Governor, mayors and others celebrate new Maine Water facility
BIDDEFORD – When Governor Janet Mills took to the podium to help celebrate the opening of the Saco River Drinking Water Resource Center on Wednesday July 27, she expressed her gratitude for all the work that had gone into the new $60 million facility serving 40,000 Maine Water customers in Biddeford, Saco, Old Orchard Beach and the Pine Point section of Scarborough.
“It would make Ed Muskie proud,” Mills said, citing the name of the former U.S. senator from Maine who championed the Clean Water Act of 1972.
The new state-of-the-art facility, almost directly across South Street from the original 1884 factory of the Biddeford & Saco Water Company, went online in June. Soon, Maine Water President Mark Vannoy said, the old plant, located in the floodplain of the Saco River, will be decommissioned. This action will mark the final chapter of a facility that served the district for 138 years, including during the floods of 1936, 1953 and 1987.
“When Maine Water bought the Biddeford & Saco Water company in 2012, it was very clear that the plant needed to be replaced,” Vannoy said.
It took time and a lot of work — and investment, made possible because Maine Water is part of San Jose Water Group, a company that operates in multiple states, Vannoy said.
“The Saco River Drinking Water Resource Center will help us fulfill our mission to thousands of Maine residents by providing high quality water and exceptional service while protecting the environment and improving our communities,” said Eric Thornburg, Chairman, President and CEO of SJW Group.
The new plant has the capacity to supply up to 12 million gallons of water a day – and even though Maine Water implemented a rate increase a year ago, a gallon of water costs roughly one penny per gallon, Vannoy said.
New technologies and processing systems increase efficiency, reduce costs and use fewer resources than the old plant, he said.
From 2023, 100% of the energy needs of the new facility will be met by an on-site solar panel.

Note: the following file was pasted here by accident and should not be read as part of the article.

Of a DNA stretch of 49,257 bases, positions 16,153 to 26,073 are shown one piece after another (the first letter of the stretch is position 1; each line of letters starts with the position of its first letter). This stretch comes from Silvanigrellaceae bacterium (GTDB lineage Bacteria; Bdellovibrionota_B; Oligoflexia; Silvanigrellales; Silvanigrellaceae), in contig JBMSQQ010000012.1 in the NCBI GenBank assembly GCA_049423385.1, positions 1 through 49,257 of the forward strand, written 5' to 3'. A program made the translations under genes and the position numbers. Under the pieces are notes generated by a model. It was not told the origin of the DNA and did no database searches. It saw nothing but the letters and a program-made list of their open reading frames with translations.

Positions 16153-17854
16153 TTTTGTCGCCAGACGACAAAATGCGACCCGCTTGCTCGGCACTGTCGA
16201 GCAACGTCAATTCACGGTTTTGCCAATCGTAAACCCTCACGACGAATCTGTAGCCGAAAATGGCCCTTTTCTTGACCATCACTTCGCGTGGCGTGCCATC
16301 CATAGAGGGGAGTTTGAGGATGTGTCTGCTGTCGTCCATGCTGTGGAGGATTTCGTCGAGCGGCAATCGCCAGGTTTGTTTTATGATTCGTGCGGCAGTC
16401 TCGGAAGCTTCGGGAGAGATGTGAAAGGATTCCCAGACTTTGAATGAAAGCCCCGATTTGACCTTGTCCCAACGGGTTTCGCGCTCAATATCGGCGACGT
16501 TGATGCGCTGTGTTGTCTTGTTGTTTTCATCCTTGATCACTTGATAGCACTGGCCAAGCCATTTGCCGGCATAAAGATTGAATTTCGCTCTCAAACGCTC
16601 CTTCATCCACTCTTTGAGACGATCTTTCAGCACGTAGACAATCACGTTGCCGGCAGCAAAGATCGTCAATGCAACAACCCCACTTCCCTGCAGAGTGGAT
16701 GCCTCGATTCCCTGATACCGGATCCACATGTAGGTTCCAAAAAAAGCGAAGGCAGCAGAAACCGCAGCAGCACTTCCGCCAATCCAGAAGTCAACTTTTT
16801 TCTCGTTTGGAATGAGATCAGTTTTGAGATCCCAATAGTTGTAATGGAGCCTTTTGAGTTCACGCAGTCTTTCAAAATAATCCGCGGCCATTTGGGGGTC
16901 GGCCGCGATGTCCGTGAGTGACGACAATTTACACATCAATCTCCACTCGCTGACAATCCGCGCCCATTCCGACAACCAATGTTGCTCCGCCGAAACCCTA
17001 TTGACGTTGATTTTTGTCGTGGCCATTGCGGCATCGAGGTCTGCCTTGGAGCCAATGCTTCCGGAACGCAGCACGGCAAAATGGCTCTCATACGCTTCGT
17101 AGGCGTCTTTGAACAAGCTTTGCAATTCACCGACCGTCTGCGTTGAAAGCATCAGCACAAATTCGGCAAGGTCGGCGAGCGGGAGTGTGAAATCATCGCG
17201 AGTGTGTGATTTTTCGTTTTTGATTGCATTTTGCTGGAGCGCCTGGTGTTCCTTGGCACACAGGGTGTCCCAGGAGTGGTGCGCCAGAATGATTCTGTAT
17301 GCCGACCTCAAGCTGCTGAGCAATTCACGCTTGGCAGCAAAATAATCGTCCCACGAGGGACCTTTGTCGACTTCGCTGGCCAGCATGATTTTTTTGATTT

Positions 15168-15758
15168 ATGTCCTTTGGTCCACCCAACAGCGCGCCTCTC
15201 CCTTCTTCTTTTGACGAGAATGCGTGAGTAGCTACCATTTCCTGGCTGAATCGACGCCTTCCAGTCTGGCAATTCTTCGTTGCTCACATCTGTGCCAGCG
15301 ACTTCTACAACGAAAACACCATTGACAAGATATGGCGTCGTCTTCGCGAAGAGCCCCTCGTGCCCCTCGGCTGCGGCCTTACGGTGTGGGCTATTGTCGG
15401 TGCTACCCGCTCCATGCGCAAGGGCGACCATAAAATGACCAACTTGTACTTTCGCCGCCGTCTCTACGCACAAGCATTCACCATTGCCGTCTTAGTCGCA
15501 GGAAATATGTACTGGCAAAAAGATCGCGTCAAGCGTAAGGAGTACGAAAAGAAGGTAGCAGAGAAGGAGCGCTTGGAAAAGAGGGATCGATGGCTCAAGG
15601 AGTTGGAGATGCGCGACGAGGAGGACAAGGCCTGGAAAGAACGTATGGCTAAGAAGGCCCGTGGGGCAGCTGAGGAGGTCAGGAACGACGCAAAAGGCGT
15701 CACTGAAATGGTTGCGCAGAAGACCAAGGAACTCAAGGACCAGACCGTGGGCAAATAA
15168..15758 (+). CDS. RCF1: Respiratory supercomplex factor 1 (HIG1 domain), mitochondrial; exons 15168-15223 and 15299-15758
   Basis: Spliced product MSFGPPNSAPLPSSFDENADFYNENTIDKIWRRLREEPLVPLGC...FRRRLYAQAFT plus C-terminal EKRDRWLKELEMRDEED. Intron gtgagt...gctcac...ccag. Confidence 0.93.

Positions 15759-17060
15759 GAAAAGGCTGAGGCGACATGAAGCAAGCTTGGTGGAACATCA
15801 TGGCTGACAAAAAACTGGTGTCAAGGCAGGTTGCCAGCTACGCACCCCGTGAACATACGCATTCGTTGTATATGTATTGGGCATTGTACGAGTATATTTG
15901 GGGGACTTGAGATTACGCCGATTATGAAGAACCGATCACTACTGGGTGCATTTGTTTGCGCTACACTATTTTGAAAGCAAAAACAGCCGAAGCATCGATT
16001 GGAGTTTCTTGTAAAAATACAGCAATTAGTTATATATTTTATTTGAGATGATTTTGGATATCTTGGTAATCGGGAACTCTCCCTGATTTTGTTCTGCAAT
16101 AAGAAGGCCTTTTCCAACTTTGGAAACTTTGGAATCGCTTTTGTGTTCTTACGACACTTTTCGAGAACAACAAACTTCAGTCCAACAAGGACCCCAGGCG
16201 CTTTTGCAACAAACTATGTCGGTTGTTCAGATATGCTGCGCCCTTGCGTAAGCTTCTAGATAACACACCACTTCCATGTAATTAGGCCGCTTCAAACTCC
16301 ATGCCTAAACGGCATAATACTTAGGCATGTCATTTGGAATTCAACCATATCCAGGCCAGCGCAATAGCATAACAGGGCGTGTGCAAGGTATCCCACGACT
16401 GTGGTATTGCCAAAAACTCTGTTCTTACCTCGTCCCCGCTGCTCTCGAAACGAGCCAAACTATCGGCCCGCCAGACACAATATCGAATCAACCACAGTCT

Vannoy said the company is committed to the environment and noted that the property is landscaped with native plants, including a 10,000 square foot pollinator garden. Approximately 250 acres are protected as open space, with future plans for public access.
A reception to mark the opening was held at the Kirby Littlefield Training Room, named after the longtime employee who worked for the company for 56 years, keeping the old factory running.
In total, the Biddeford-Saco division of Maine Water employs 30 people.
“It was a pleasure to see this happen,” said Biddeford Mayor Alan Casavant, who said he visited the old factory 13 years ago. “I was appalled,” he said. “It was archaic and extremely tired.”
Investing in public sector infrastructure does not come easily, the mayor noted.
“This is a remarkable example of what needs to happen on a national scale,” Casavant said.
Working with Maine Water has been a pleasure, he added.
“They always did what they said they were going to do,” Casavant said.
“This is an investment not just for today, but for the future,” Saco Mayor Bill Doyle said, agreeing that more infrastructure projects need to happen.
Noting that 2022 is the 50th anniversary of the Clean Water Act, Mills quoted the late Senator Muskie: “Our planet is plagued by a cancer that threatens our very existence and that will not respond to the kind of treatment that was prescribed in the past. The cancer of water pollution has been spawned by our abuse of our lakes, streams, rivers and oceans; it thrived on our half-hearted attempts to control it; and like any other disease, it can kill us.
The new facility is more resilient to the impacts of climate change, she said.
“My administration is proud to support projects like these that preserve Maine’s clean air and clean water,” Mills said.
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